We learned pretty quickly not to leave anything valuable outside our motor home; Steve was a conscienceless scavenger and had no problem taking whatever he wanted. Some of our neighbors who didn’t lock their doors started to complain about missing jewelry, cigarettes and food. After a while, everyone locked their doors.
We came home from school one day to find Steve the Rat Fink riding Layne the Favorite’s bike up and down the street in front of our Winnebago. He had to stand on the pedals because he was too short to reach them while sitting. He was going lightning fast, pedaling for all he was worth. He would suddenly slam the brakes, leaving scorch marks on the asphalt. Layne the Favorite was horrified—he treated his bike as if it had been made by the gods of Mount Olympus and presented to him by winged Mercury himself.
Layne the Favorite: “That’s my bike!”
Steve the Rat Fink skidded to a stop in front of us, smirking.
Steve the Rat Fink: “It’s mine now, shitbag, so shut the fuck up.” He took off on the bike. Layne the Favorite’s fists clenched at his sides and his face turned red.
Me: “When he comes back, let’s pull him off of it and beat his ass.” The two of us could surely take Steve down.
Layne the Favorite: “I’m telling mom.”
My mother got home right as it was getting dark. Layne the Favorite stood at the driver’s side of her car as she got out. I didn’t hear what was said, but she patted his cheek while glaring over his head at Steve the Rat Fink’s trailer, where Layne the Favorite’s stolen bike leaned brazenly against the hitch.
I had no skin in this game; my bike had been crushed by an old lady’s Cadillac a few months before and never replaced. There was no chance of me ever getting to use Layne the Favorite’s bike, either.
Mom: “SSSSSStace. That bike belongs to your brother. It’s important for him to have things that are just his.”
Me: “That does sound fun. Any chance I’ll get a bike soon?”
Mom: “SSSSStace. What do you need a bike for? Besides, walking is good for your ssssspleen.”
I was relegated to foot traffic for the foreseeable future. The problems of the bike-borne were above my humble station, but the confrontation between my mother and Steve’s parents promised high entertainment value. I followed my mother as she stalked across the street and pounded on the door of Rat Fink headquarters.
Steve the Rat Fink’s Father’s Common Law Wife, For which there Is No Convenient shorthand: “Just a minute! Jesus!”
The door opened and a blue cloud of marijuana smoke billowed out, revealing a hulking round woman with stringy brown hair dressed only in a shapeless muumuu. Her face was lumped with fat in occasional protrusions, like islands poking out of the surface of a lake. There was a cigarette in her mouth; she must have left the marijuana behind. My mother, her arms folded, her hair and makeup perfect, glared at her.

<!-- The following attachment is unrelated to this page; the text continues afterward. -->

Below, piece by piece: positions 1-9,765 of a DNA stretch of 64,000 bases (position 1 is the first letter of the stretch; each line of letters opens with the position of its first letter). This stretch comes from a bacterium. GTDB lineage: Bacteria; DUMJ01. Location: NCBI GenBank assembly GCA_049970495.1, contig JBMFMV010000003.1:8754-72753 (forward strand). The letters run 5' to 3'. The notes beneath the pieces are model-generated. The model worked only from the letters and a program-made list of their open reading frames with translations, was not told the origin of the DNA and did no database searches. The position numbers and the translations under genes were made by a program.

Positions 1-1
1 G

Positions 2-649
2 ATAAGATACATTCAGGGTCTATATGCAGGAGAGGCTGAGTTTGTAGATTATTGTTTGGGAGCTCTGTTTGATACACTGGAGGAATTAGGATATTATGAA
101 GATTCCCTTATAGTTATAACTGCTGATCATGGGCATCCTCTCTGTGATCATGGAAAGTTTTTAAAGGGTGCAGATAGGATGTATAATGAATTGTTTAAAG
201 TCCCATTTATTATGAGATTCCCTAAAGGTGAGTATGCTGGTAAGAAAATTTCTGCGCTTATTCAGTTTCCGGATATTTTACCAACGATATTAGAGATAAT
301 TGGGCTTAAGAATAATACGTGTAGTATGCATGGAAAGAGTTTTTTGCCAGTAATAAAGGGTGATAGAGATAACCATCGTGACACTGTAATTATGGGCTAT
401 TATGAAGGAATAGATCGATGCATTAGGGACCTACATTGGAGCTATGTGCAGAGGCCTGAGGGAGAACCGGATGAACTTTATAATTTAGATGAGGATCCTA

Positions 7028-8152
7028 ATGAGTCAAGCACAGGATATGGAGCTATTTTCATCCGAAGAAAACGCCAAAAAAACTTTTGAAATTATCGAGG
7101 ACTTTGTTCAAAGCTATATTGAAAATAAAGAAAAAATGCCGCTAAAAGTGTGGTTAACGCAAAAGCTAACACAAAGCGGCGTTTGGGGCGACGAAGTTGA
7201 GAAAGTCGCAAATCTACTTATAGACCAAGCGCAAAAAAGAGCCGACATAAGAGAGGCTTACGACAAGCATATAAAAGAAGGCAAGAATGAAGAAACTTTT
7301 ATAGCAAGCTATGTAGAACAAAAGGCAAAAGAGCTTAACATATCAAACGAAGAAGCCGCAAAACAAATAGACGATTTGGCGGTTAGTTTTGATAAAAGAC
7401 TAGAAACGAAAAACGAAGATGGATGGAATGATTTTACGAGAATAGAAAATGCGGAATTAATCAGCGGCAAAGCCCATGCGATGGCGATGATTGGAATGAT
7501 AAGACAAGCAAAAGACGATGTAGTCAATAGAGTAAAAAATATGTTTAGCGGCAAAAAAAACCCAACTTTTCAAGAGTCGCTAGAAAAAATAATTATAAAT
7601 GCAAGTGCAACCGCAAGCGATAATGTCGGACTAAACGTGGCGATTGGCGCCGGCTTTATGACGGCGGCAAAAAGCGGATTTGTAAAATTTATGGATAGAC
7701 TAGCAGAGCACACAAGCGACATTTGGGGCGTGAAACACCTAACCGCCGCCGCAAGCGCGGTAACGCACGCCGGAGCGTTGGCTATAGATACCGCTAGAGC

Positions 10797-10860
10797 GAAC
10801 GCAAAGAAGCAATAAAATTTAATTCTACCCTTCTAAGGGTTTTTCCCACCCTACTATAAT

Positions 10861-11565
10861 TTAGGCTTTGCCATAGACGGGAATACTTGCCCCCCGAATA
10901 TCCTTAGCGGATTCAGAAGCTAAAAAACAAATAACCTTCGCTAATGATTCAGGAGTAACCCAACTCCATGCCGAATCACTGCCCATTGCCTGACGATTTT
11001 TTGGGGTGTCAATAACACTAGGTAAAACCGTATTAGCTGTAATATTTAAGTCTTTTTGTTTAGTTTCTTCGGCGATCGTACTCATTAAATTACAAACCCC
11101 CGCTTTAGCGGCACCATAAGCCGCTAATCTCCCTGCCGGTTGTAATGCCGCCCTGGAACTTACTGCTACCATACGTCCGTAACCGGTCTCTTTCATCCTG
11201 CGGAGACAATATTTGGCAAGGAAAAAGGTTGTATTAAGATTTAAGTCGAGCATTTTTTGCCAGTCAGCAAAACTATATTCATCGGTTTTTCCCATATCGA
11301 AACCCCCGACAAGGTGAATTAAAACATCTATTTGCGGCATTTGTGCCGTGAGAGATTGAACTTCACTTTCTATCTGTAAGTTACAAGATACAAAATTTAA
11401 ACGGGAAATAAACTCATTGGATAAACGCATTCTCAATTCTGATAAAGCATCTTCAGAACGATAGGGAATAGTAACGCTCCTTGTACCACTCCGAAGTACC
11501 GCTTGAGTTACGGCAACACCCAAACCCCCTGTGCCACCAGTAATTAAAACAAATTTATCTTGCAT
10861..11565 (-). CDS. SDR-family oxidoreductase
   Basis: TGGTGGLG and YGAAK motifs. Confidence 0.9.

Mom: “Your sssssson stole my son’s bike.”
Steve the Rat Fink’s Father’s Common Law Wife, For which there Is No Convenient shorthand: “He ain’t my son.”
Mom: “Your hair’s so brittle. Disgusting. Don’t you use any product?”
Steve the Rat Fink’s Father’s Common Law Wife, For which there Is No Convenient shorthand: “When’s your husband get home? We’re running low on weed.”
This was getting good. My mother was a world-class dispenser of non-sequiturs, and she had finally come across someone operating at her level. It also turned out that Ted the Drug Dealer was the Rat Fink Family’s pot supplier.
Me: “The bike?”
Mom: “SSSSStace. What is wrong with you? You’re obsessed with bikes. I told you: walking is good for your gall bladder. What do you need a bike for?”
Me: “Well, Layne needs one.”
Mom: “Of course he does!”
Me: “And Steve stole it.”
Mom: “Right!” She pointed a long fingernail at the woman in the trailer.
Steve the Rat Fink’s Father’s Common Law Wife, For which there Is No Convenient shorthand: “Take it.” She flapped a hand at the picnic table nearby. It was covered with mismatched items – a lamp, a cigar box with toy cars in it, two bathrobes, and a gravy boat. It looked like a reluctant hoarder’s booth at a flea market.
Steve the Rat Fink’s Father’s Common Law Wife, For which there Is No Convenient shorthand: “If any of that shit’s yours, take it with you. That fuckin’ kid’s always takin’ people’s stuff.”
Steve the Rat Fink appeared behind her. Only his weasel’s head was visible. He squinted at my mother.
Mom: “You! You know what you are, Seth?”
Mom: “That’s what I said! A rat fink, Scott! You’re a rat fink!”
Steve and the woman looked at us quizzically. I really should start on inventing the Webberinternetwork–these episodes of uncomfortable ignorance could be avoided.